Ever since junior highschool, when I had to do a class speech and I chose marijuana because my mom at the time was doing some early childhood course and had pamphlets on the topic - I have had it ingrained in my head that marijuana depletes fatty tissue from your body and so this means it eats away at your brain (and reproductive cells) because those organs are largely made up of lipids. I don't know how accurate that is, but that's what I read in those pamphlets and that's what I talked about in my speech to convey some of the repercussions of smoking cannabis. (As a side note, I was terrified during the whole speech and can never forget that the class clown sitting in the back was making smoking gestures throughout my whole speech)
The persistent, dependent use of marijuana during adolescence has been linked to later declines in an individual's intelligence, attention and memory, according to a large, New Zealand-based study. http://www.nzdoctor.co.nz/un-doctored/2012/august-2012/28/cannabis-use-a
This is excerpt is directly from the study:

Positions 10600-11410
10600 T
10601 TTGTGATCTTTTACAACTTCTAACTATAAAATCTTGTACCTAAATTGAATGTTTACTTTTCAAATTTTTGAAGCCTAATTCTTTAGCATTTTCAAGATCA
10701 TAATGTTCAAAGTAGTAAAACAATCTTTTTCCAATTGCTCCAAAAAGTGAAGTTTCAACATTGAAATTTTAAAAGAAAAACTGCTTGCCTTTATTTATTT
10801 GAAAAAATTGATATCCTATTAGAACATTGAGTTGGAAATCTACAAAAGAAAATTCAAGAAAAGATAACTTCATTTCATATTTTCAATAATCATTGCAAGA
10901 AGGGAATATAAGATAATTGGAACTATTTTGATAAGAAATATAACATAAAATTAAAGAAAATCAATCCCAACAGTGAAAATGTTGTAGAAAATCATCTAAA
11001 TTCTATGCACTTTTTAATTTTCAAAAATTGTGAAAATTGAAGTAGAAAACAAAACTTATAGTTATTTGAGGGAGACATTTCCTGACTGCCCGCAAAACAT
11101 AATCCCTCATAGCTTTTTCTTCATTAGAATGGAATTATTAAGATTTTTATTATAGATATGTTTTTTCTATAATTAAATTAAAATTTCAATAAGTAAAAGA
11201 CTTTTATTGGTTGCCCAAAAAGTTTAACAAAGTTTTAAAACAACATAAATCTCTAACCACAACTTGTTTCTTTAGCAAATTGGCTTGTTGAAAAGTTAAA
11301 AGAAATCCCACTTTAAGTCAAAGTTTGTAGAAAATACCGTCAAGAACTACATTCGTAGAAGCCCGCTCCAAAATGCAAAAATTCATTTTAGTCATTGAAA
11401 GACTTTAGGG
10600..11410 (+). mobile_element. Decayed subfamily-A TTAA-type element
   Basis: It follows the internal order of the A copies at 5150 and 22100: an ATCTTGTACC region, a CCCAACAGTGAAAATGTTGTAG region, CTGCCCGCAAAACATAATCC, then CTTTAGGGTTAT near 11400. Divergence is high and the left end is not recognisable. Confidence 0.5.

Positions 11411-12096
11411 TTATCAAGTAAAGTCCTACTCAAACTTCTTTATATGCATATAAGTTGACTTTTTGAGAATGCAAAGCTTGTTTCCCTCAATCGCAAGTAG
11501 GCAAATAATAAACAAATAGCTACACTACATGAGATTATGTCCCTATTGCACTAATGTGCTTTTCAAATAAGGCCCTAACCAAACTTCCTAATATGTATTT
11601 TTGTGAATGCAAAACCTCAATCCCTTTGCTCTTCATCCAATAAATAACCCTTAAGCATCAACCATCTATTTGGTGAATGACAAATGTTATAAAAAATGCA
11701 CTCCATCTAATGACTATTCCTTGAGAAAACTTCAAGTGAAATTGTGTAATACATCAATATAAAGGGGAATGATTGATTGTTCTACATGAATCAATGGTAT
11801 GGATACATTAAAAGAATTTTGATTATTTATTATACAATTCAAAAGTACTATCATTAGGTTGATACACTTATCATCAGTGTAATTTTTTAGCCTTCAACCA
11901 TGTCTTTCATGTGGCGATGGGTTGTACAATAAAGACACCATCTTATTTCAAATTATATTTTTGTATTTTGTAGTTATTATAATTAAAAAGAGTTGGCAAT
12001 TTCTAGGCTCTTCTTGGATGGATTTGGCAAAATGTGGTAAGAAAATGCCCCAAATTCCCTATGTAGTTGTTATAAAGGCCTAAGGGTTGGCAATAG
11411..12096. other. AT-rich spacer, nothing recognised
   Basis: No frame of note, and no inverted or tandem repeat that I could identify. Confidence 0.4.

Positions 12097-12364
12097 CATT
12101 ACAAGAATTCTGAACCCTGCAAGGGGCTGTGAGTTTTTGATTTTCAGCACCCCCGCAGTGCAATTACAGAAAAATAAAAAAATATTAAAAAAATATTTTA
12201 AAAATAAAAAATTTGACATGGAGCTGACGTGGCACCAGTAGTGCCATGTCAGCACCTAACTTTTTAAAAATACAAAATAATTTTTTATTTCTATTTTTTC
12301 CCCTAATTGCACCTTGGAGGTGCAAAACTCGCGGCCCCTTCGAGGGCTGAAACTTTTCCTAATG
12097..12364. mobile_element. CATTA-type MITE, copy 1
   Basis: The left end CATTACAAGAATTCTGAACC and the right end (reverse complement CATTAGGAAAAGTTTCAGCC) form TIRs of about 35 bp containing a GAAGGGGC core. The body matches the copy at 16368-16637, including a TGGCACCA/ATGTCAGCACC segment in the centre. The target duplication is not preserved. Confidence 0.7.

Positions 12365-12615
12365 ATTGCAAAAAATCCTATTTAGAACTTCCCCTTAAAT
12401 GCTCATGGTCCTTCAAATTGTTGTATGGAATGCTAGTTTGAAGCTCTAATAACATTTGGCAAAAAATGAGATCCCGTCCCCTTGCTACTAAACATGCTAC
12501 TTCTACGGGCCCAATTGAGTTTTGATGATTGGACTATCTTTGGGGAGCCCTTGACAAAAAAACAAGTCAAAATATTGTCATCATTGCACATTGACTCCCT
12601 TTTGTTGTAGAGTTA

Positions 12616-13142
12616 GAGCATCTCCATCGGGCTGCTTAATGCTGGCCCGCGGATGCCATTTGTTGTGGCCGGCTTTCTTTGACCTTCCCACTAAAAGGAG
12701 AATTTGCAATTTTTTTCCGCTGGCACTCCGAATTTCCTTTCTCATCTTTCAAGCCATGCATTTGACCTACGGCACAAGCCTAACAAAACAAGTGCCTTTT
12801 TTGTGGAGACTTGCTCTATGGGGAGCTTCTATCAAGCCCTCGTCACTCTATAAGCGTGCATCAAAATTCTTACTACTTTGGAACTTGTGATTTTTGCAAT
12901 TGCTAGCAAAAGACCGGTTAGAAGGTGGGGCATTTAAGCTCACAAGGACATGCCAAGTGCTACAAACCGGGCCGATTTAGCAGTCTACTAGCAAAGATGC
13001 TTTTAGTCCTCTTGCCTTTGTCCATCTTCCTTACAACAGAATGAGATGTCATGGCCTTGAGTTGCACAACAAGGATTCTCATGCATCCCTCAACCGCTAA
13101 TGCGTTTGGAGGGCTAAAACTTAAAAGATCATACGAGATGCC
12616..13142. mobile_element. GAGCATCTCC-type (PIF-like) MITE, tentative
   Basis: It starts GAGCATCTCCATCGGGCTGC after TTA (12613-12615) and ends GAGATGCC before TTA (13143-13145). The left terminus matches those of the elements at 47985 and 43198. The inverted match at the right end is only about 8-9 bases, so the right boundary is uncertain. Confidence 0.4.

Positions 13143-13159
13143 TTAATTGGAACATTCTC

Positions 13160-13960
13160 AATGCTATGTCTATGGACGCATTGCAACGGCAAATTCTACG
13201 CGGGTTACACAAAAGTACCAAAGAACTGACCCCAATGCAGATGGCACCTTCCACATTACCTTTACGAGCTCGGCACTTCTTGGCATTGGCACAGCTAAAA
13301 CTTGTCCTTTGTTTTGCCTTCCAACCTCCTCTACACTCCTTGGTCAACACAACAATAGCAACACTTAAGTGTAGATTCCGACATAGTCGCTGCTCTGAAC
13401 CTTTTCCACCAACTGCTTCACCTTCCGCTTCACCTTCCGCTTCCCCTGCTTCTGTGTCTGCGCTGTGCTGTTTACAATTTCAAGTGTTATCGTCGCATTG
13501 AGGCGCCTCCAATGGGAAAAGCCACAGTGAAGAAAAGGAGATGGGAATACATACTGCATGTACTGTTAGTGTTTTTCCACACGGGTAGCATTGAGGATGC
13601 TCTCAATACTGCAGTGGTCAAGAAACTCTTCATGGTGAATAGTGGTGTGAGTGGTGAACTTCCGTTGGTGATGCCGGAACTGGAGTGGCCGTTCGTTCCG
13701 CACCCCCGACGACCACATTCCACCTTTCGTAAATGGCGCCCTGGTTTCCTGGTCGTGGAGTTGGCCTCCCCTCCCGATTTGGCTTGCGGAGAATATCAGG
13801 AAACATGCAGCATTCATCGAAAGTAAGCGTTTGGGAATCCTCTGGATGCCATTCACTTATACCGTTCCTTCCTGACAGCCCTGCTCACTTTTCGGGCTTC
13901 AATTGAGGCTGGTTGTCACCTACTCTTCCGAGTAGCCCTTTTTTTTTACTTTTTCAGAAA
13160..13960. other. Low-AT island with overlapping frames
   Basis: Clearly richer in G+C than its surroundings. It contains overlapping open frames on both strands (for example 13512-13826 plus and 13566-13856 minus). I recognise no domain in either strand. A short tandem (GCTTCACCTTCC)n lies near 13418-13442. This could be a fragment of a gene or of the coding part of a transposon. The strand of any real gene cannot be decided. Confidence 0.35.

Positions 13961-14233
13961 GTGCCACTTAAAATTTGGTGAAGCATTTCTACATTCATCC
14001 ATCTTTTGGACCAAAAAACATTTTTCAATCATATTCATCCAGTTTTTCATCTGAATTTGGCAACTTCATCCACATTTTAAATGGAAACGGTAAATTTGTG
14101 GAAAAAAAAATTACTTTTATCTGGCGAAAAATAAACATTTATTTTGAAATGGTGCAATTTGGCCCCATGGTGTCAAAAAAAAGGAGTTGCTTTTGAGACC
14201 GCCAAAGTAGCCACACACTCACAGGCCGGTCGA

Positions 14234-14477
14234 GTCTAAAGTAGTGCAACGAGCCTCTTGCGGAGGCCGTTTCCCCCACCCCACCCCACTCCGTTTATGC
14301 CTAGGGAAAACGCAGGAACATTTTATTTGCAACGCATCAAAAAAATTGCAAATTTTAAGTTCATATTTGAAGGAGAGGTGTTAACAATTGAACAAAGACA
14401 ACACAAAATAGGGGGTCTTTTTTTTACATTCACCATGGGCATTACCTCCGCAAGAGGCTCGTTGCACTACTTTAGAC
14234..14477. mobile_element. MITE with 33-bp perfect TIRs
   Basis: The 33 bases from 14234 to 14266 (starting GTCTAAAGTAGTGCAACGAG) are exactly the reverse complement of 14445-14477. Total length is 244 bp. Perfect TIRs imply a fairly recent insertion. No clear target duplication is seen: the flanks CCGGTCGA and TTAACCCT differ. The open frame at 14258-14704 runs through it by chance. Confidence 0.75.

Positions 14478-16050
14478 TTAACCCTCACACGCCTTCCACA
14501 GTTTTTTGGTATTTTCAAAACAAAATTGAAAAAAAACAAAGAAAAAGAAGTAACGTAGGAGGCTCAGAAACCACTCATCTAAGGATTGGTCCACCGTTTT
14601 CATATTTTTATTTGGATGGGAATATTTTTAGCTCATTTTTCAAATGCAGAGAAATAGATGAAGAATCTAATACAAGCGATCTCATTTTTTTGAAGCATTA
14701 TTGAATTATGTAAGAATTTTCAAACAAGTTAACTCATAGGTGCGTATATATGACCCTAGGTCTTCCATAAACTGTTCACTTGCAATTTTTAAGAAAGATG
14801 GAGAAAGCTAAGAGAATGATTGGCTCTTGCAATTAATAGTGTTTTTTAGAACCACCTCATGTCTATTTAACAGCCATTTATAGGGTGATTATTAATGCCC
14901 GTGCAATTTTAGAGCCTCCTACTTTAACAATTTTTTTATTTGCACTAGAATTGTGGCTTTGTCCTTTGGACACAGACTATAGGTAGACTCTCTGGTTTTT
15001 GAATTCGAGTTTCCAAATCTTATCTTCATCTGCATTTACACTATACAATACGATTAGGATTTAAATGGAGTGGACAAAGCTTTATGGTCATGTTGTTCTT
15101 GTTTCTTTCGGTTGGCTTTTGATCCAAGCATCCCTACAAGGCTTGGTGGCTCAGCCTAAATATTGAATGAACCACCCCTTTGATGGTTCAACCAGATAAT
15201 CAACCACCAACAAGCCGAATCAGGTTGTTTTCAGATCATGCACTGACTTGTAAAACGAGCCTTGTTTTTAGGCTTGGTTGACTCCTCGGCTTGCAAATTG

Recent reports show that fewer adolescents believe that regular cannabis use is harmful to health. Concomitantly, adolescents are initiating cannabis use at younger ages, and more adolescents are using cannabis on a daily basis. The purpose of the present study was to test the association between persistent cannabis use and neuropsychological decline and determine whether decline is concentrated among adolescent-onset cannabis users. Participants were members of the Dunedin Study, a prospective study of a birth cohort of 1,037 individuals followed from birth (1972/1973) to age 38 y. Cannabis use was ascertained in interviews at ages 18, 21, 26, 32, and 38 y. Neuropsychological testing was conducted at age 13 y, before initiation of cannabis use, and again at age 38 y, after a pattern of persistent cannabis use had developed. Persistent cannabis use was associated with neuropsychological decline broadly across domains of functioning, even after controlling for years of education. Informants also reported noticing more cognitive problems for persistent cannabis users. Impairment was concentrated among adolescent-onset cannabis users, with more persistent use associated with greater decline. Further, cessation of cannabis use did not fully restore neuropsychological functioning among adolescent-onset cannabis users. Findings are suggestive of a neurotoxic effect of cannabis on the adolescent brain and highlight the importance of prevention and policy efforts targeting adolescents.